implies that if P is a positive classin a field F, then the set N = { -a:
a E P) has no elements in common with P. The set N is called the
negative class (corresponding to P) and it is clear that the entire field F
is the union of the three disjoint sets P, (O}, N.
Before continuing, we wish to consider some simple examples.
5.2 EXAMPLES. (a) Consider the field Q of rational numbers; that
is, quotients of the form p/q where p and q are integers and q # 0. Let
P denote the subset consisting of quotients of the form p/q where both
p and q are natural numbers. It is readily checked that P forms a positive
classfor the field of rational numbers.
SEC. 5 ORDERED FIELDS 56

(b) Let R be the field of real numbers (which has not been formally
defined, but may be regarded as familiar). Let P be the subset in R
consisting of a11 elements 5 in R for which J: > 0 (or, in geometrical
terms, those 2 which lie to the right of the origin). This subset P forms
a positive class in R.
(c) Let Q(t) be the field of rational functions with rational numbers
as coefficients. Hence an element of Q(t) is a quotient p/q, where p and q
are polynomials with rational coefficients and not a11 of the coefficients
of q are zero. Let P be the subset of Q(t) consisting of a11quotients p/q
such that the coefficient of the highest power of t in the product p(t)q(t)
is a positive rational number (in the sense of Example (a)). This set P
forms a positive class in Q(t), as may be demonstrated.
(d) Let F be the field consisting of the two elements 0, 1. If PI = (01,
then the subset PI satisfies properties (i), (ii) of Definition 5.1 but not
property (iii). Further, the subset Pz = { 1) satisfies (ii) but not (i) or
(iii). Hence neither PI nor Pz forms a positive class for this field. (It Will
be seen from Theorem 5.5, that there is no positive class for this field.)
5.3 DEFINITION. If P is a positive class of elements in a field F, we
say that F is ordered by P and that, F is an ordered field. If a belongs to
P, we say that a is a positive element of F and Write a > 0. If a is either
in P or is 0, we say that a is non-negative and Write a 2 0. If the differ-
ence a - b belongs to P, we Write a > b and if a - b either belongs to
P or equals 0, we Write a 2 b.
As usual, it is often convenient to turn the signs around and Write
0 < a, 0 5 a, b < a, and b 5 a, respectively. In addition, if both a < b
and b < c, then we Write a < b < c or c > b > a; if a 2 b and b < c,
then we Write a 5 b < c or c > b > a.

Properties of Ordered Fieldls

We shall now establish the basic properties possessed by an ordered


field F. These are the more or less familiar “laws” for inequalities which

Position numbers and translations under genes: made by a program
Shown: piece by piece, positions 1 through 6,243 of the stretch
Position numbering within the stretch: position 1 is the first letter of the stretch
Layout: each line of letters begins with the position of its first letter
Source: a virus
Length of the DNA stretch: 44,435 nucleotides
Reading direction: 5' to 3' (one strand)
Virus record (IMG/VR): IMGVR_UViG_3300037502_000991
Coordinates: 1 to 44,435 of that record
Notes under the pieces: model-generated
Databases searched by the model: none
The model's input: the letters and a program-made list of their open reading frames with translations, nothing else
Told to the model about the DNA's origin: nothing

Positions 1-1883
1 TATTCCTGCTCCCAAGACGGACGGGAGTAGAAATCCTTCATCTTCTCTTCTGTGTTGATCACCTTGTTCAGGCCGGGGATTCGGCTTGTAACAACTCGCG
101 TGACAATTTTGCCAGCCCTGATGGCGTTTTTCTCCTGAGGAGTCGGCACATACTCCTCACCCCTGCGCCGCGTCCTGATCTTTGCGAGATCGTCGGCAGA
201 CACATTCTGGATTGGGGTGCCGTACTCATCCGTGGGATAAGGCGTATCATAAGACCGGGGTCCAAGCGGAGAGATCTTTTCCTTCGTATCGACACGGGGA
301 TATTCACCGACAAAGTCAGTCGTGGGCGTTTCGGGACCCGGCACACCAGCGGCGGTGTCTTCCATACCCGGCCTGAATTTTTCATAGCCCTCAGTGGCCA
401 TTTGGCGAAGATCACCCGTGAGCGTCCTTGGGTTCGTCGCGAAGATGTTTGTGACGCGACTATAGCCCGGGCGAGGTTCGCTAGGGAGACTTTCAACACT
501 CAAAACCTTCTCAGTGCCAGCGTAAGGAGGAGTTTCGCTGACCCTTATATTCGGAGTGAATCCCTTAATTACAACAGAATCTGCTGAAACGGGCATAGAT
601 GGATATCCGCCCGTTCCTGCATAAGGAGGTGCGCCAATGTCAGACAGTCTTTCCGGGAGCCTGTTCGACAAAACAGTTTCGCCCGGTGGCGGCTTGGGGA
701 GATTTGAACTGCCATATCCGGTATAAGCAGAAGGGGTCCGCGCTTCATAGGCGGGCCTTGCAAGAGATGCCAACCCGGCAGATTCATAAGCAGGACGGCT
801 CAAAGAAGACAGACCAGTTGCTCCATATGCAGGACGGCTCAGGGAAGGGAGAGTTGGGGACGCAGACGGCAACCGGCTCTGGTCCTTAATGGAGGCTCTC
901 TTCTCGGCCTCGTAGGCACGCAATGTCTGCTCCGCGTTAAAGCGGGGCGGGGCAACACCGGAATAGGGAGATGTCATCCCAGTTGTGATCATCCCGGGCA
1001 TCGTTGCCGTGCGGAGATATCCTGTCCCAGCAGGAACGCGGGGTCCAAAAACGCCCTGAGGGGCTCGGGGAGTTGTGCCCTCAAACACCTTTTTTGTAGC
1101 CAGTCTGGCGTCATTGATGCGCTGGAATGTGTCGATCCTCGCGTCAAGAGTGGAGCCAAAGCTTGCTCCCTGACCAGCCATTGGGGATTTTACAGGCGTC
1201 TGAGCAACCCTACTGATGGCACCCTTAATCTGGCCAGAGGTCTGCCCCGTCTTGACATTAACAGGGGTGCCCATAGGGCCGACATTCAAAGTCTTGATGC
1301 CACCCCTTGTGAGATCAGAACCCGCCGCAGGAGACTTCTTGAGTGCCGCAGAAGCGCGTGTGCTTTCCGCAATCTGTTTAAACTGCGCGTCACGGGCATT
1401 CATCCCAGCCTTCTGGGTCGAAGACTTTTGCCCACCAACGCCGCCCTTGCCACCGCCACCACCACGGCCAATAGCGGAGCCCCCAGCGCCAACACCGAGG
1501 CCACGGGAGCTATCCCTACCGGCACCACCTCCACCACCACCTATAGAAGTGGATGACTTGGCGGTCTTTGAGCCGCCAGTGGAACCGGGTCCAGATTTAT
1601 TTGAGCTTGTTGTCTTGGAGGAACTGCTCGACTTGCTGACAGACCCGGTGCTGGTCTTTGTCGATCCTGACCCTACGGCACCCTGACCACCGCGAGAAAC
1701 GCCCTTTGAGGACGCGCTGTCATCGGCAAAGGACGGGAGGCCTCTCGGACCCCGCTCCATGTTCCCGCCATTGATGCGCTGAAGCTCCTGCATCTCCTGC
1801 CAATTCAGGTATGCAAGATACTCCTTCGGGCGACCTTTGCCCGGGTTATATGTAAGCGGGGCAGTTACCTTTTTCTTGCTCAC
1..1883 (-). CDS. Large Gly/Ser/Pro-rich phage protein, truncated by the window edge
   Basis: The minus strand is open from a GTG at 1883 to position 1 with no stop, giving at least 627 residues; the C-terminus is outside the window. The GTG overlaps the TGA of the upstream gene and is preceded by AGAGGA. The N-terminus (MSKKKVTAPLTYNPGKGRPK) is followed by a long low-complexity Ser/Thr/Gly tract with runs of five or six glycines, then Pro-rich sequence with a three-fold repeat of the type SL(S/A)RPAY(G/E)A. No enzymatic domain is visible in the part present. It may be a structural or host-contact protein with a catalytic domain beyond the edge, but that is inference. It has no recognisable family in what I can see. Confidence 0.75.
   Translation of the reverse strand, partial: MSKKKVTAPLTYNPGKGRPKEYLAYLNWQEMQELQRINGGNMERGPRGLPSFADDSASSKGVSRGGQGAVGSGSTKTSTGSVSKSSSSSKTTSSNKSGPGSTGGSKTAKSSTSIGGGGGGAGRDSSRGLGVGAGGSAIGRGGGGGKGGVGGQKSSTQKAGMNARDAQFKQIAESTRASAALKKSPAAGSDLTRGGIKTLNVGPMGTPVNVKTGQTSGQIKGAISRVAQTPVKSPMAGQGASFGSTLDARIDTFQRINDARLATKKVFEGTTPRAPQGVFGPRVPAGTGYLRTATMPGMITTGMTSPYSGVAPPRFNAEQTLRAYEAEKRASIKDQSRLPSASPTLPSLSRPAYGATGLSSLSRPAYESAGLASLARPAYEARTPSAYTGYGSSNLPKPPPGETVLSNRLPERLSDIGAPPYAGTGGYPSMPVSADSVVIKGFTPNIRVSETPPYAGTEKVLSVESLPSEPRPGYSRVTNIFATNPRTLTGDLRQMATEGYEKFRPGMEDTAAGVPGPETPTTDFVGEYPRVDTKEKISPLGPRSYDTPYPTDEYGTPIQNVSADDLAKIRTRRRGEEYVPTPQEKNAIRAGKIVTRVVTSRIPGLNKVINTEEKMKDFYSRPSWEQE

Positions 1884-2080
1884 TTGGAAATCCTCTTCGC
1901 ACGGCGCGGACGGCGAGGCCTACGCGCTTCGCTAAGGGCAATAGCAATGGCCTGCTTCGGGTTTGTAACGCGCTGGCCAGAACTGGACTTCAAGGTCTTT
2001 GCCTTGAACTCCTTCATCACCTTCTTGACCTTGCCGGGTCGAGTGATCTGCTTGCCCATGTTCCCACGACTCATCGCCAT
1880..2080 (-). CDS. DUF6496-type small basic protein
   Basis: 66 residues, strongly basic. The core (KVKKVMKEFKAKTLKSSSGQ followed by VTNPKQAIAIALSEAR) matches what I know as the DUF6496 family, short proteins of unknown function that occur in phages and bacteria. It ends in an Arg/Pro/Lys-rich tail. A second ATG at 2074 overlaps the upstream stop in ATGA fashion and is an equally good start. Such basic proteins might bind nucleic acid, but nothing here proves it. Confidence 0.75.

the student has met in earlier courses. We shall make much use of these
properties in later sections.
5.4 THEOREM. (a) If a > b and b > c, then a > c.
(b) If a and b belong to F, thm exactly one of the jollowing relations
holds: a > b, a = b, a < b.
(c) If a 2 b and b 2. a, then a = b.
PROOF. (a) If a - b and b - c belong to P, then from 5.1 (i) we infer
that a - c = (a - b) + (b - c) also belongs to P.
36 CH. 1 THE REAL NUMBERS

(b) By 5.1 (iii) exactly one of the following possibilities holds: a - b


belongs to P, a - b = 0, or b - a = - (a - b) belongs to P.
(c) If a # b, then from part (b) we must have either a - b in P or
b - a in P. Hence either a > b or 6 > a; in either case a portion of the
hypothesis is contradicted.
Q.E.D.

5.5 THEOREM. Let F be un orclered Jield.


(a) If a # 0, then u2 > 0.
(b) 1 > 0.
(c) If n is a nuturul number, then n > 0.
PROOF. (a) Either a or -a belongs to P. If a E P, then from property
5.l(ii) the element u2 = u.u also belongs to P. If -a E P, then from
Theorem 4.7(c), u* = (-a) (-a) and SO u2 belongs to P.
(b) Since 1 = (1)2, part (b) follows from (a).
(c) We use mathematical induction. The assertion with n = 1 has
just been proved. Supposing the assertion true for the natural number
k (that is, supposing k E P), then since 1 E P, it follows from 5.1(i)
that k + 1 E P.
Q.E.D.

In the terminology introduced at the end of the preceding section,


Theorem 5.5 (c) asserts that un ordered fielo? hus churucteristic zero. Hence
any ordered field contains the rational numbers in the sense described
at the end of Section 4.
We now establish the basic manipulative properties of inequalities,
which are familiar to the reader from elementary algebra.
5.6 THEOREM. Let a, b, c, d denote elements in F.
(a) If a > b, then a + c > b + c.
(b) If a > b und c > d, then a + c > b + d.
(c) If a > b und c > 0, then ox > bc.
(c’) If a > b und c < 0, then uc < bc.
(d) If a > 0, then a-’ > 0.
(d’) If a < 0, then a-’ < 0.
PROOF. (a) Observe that (a + c) - (b + c) = a - b.
(b) If a - b and c - d belong to P, then by property 5.1 (i) we con-
clude that (a + c) - (b + d) = (a - b) + (c - d) also belongs to P.
(c) If a - b and c belong to P, then by property 5.1 (ii) we infer that
ac - bc = (a - b)c also belongs to P.
(c’) If a - b and -c belong to P, then bc - uc = (a - b) (-c) also
belongs to P.
(d) If a > 0, then by 5.1 (iii) we have a # 0 SO that the inverse ele-
ment a-’ exists. If a-’ = 0, then 1 = aa-’ = a0 = 0, a contradiction.
SEC. 5 ORDERED FIELDS 37

If a-r < 0, then property (c’) with c = a-* implies that aa-’ < 0 from
which it follows that 1 < 0, contradicting Theorem 5.5(b). Invoking